|The 16(R) Squadron special marks Jaguar GR.3A (XX117 coded PA on nose wheel door), turning onto runway 22.|
|41(F) Squadron GR.3A Jaguars (XX752 'FC', 2 of XZ104 'FM' and XX835 'FY'), depart Coltishall prior to the airfield attack. The two-seat Jaguar T.4 (XX835 'FY') is typical of all T.4 departures in spraying out surplus fuel from the nozzle at the rear.|
|41(F) Squadron Jaguar GR.3A (XZ118 'FF') returning in gusting cross-winds. This is not so hairy as it looks. Landing with one wing low for some aircraft types is the approved crosswind landing technique. It helps the pilot maintain the centreline, avoid sideways drifting and reduce side loads on the undercarriage legs. Where objects under the wings may strike the ground a crab technique is employed. (Thanks to 'Jorgo' for the technical information).|
|41(F) Squadron Jaguars (T.4 XX835 'FY' and GR.3A XZ355 'FJ').|
|41(F) Squadron GR.3A Jaguars return (2 of XZ104 'FM' and XZ106 'FR').|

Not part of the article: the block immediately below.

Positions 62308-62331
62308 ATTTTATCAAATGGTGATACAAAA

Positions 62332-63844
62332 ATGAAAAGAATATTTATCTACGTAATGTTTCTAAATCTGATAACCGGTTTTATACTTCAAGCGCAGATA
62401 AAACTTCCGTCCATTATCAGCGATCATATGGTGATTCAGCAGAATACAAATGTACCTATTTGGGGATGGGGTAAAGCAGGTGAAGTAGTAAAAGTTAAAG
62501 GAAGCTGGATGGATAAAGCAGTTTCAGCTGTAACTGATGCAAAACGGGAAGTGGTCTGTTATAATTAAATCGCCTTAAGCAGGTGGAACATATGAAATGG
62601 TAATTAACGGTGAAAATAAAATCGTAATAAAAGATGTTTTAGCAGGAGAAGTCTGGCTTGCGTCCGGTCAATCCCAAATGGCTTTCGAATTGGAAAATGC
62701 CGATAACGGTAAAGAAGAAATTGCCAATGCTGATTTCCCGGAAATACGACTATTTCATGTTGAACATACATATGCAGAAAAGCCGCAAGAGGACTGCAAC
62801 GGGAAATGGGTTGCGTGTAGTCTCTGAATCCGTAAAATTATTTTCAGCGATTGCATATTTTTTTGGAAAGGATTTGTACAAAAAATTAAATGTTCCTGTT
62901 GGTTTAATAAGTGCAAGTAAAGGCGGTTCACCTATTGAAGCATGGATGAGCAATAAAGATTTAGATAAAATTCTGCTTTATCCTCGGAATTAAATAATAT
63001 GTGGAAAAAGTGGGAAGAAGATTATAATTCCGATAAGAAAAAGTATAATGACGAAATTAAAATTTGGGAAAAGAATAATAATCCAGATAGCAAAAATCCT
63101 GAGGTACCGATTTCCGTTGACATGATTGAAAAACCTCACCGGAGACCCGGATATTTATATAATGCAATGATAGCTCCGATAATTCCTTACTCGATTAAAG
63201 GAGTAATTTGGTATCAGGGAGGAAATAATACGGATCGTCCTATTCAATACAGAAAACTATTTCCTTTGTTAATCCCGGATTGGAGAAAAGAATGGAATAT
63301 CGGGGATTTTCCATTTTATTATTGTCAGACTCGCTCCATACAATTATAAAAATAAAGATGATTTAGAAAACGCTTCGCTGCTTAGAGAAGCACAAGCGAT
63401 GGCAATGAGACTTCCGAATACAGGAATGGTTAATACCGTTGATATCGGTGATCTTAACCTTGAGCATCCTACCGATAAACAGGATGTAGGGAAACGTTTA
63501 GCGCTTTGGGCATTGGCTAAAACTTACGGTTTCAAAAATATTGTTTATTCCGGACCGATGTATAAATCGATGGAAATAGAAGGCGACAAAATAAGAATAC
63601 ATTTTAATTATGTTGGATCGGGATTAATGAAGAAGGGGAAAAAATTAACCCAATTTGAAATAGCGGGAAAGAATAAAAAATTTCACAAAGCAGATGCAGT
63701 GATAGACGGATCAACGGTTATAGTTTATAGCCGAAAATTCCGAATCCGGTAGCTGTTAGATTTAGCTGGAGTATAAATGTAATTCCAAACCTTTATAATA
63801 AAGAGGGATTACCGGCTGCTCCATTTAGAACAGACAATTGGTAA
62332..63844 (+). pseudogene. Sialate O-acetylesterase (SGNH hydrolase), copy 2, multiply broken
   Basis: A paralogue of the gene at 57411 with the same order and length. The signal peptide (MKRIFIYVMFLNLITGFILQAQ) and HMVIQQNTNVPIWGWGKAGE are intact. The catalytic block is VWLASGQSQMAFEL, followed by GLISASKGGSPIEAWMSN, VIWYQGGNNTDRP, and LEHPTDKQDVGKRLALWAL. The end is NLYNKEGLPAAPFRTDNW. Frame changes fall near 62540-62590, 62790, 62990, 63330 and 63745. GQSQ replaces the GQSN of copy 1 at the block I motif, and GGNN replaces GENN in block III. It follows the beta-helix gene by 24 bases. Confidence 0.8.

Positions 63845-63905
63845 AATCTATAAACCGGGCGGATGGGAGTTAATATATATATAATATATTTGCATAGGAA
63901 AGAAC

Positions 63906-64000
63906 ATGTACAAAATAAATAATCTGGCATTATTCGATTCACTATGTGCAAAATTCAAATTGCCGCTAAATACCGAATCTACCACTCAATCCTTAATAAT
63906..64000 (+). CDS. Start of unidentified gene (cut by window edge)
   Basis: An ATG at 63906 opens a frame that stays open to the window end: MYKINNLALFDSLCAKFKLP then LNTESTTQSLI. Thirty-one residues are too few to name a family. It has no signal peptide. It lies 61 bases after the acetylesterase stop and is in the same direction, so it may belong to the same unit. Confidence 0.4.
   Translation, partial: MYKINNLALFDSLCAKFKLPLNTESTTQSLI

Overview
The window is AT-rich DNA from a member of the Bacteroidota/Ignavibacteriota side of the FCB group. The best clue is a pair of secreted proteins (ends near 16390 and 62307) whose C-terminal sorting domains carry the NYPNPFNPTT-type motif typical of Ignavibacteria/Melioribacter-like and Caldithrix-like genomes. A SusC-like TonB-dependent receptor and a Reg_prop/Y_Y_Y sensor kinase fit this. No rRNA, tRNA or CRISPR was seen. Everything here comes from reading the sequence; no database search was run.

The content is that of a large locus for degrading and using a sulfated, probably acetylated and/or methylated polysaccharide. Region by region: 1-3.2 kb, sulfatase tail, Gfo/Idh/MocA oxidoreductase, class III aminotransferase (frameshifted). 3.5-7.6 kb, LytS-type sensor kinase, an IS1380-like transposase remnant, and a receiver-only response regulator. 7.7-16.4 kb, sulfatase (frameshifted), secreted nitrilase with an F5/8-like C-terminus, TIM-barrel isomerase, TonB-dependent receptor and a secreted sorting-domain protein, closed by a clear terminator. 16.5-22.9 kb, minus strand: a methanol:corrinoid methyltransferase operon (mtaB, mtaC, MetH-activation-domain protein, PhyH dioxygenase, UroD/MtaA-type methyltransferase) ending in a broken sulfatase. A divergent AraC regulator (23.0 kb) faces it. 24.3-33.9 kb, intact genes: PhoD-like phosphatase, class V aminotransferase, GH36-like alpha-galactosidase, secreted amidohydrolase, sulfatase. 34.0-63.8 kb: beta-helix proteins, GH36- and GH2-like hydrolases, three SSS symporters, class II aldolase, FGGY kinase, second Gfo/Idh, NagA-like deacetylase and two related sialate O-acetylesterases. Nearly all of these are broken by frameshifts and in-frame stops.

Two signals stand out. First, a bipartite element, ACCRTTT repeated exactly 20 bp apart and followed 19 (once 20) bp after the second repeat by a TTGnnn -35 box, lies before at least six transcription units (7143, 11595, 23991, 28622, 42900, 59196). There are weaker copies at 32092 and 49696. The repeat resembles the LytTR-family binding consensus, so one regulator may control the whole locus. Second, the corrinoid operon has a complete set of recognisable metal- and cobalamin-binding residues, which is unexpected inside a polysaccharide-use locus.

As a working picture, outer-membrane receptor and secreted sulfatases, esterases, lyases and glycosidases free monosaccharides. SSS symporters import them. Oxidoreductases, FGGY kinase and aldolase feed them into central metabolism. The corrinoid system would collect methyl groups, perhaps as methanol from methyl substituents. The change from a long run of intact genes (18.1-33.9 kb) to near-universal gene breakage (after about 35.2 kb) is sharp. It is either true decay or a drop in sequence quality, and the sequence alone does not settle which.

|The 16(R) Squadron special marks Jaguar GR.3A (XX117) returns after leading the airfield attack. Jaguar GR.3A (XZ392) of 16(R) Squadron as seen throughout 2004 in its display markings.|
In July 2000 16(R) Squadron was formed at Coltishall, moving down from Lossiemouth where it had operated as 226 OCU. 16(R) Squadron was tasked with similar operations as the other three squadrons, but additionally run the Jaguar Qualified Weapons Instructor (QWI) and Qualified Flying Instructor (QFI) courses. On March 11, 2005 16(R) Squadron was stood down. It was formed at St.Omer in France in 1915. The Jaguar Training Flight (JTF) will now be incorporated in 41(F) Squadron as 'C' Flight. The JTF courses are scheduled to finish in November 2005. The QWI courses are for Jaguar pilots with over 600 hours and have also completed frontline tours. The course lasts for six months including 80 hours of flying.